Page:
Department of Electrical Engineering and Computer Science
 Department of Mechanical Engineering
 6.050J / 2.110J     Information and Entropy     Spring 2003


Unit 5: Communications


Lecture Tuesday, Mar 11, 2003, 12:00 PM Room 37-212
Recitation Thursday, Mar 13, 2003, 12:00 PM Room 37-212
Problem Set Posted Monday, Mar 10, 2003 Due Friday, Mar 14, 2003
Solutions Posted Friday, Mar 14, 2003  

Lecture Handouts

Students who for any reason did not receive these items can pick up a copy in Room 38-344. Most of this material is also available on the 6.050J/2.110J Web site

Reading Assignment



  • Claude E. Shannon, "A Mathematical Theory of Communication," Bell System Technical Journal, vol. 27, pp. 379-423 (Part I), 623-656 (Part II); July and October, 1948. These seminal papers are available in several forms (see bibliographic notes)
    • PDF version of original papers, with corrections but without Shannon's 1949 modifications
    • Claude E. Shannon and Warren Weaver, "The Mathematical Theory of Communication," University of Illinois Press, Urbana, IL; 1949, with later editions 1963 and 1998 (incorporating a number of modifications and corrections by Shannon)
    • Claude E. Shannon, "A Mathematical Theory of Communication," 50th Anniversary Edition, printed for the 1998 IEEE International Symposium on Information Theory, MIT, Cambridge, MA; August 16-21, 1998 (based on 1949 book, with corrections)
    • Reprinted in D. Slepian, editor, Key Papers in the Development of Information Theory, IEEE Press, New York; 1974
    • Reprinted in N. J. A. Sloane and A. D. Wyner, editors, Claude Elwood Shannon: Collected Papers, IEEE Press, New York; 1993
  • ISO/OSI Network Model
  • Charles L. Hedrick, Introduction to the Internet Protocols
  • IP version 6, and related specifications


General Technical Books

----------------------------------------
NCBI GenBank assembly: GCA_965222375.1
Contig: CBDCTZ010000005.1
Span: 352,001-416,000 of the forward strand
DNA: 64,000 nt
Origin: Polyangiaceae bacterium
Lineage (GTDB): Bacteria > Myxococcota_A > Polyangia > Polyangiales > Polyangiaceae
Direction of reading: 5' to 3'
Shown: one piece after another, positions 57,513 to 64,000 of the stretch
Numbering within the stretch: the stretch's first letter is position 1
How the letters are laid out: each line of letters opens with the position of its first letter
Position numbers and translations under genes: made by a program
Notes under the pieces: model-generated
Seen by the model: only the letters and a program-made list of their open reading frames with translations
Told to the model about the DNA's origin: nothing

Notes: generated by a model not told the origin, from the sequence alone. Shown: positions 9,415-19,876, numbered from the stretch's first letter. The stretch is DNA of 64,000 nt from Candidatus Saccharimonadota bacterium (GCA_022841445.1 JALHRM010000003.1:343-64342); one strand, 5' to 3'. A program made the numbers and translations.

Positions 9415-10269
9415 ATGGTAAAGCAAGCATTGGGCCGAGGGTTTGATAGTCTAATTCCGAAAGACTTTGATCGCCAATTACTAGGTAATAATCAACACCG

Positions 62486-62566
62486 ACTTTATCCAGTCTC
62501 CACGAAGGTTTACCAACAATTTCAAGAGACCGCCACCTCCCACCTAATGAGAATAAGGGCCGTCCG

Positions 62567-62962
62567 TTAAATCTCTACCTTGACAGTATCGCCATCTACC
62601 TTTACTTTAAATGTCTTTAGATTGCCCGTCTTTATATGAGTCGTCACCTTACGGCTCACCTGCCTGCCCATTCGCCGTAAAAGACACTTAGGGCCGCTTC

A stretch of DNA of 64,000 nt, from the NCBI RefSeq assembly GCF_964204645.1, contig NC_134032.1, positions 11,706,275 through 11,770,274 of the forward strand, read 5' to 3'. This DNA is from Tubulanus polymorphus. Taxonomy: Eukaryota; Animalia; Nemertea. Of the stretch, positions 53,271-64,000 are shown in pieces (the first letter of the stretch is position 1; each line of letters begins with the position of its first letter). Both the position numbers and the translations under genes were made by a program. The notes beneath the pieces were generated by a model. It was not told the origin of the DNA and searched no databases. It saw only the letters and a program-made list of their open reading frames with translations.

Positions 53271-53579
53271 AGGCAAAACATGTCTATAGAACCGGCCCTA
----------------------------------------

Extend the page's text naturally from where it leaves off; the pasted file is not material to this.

There are many excellent texts on communications, most of which assume a familiarity with mathematics beyond introductory calculus. Almost all cover Shannon's work, and some also discuss feedback error control techniques.

  • Thomas M. Cover and Joy A. Thomas, "Elements of Information Theory," John Wiley & Sons, Inc., New York, NY; 1991. Aimed at university seniors and first-year graduate students. One of several excellent books of that era. Professor Cover, at Stanford University, is one of the leaders in Information Theory
  • Allan R. Hambley, "An Introduction to Communication Systems," Computer Science Press; 1990. Discussion of various types of error control coding, including FEC (Forward Error Correction) and ARQ (Automatic Repeat Query) techniques, pp. 427 - 479.
  • Robert G. Gallager, "Information Theory and Reliable Communications," John Wiley & Sons, Inc., New York, NY; 1968. One of the early textbooks, designed for first-year graduate students, by one of the pioneers in communications, an MIT faculty member, later awarded the IEEE Medal of Honor, its most prestigious award
  • Simon Haykin, "Communication Systems," 4th edition, John Wiley and Sons, Inc.; 2001.
  • John R. Pierce, "An Introduction to Information Theory: Symbols, Signals, and Noise," Dover Publications, Inc., New York, NY; 1961, 1980 (Second Edition). Mostly nonmathematical, by one of the nation's great scientific contributors at AT&T Bell Laboratories, who was also interested in reaching a general audience. He was later on the faculty at Caltech. One of his interesting sideline activities was writing science fiction stories under the pen name J. J. Coupling. He died April 2, 2002 at the age of 92

Help Wanted

6.050J/2.110J students: be the first to suggest a resource, for example a useful Web site or a good book or article, to add to the list above. If your suggestion is accepted by the 6.050J/2.110J staff, you will get a $5 ice-cream gift certificate. Send your suggestion by e-mail during Spring 2003 to 6.050-staff at

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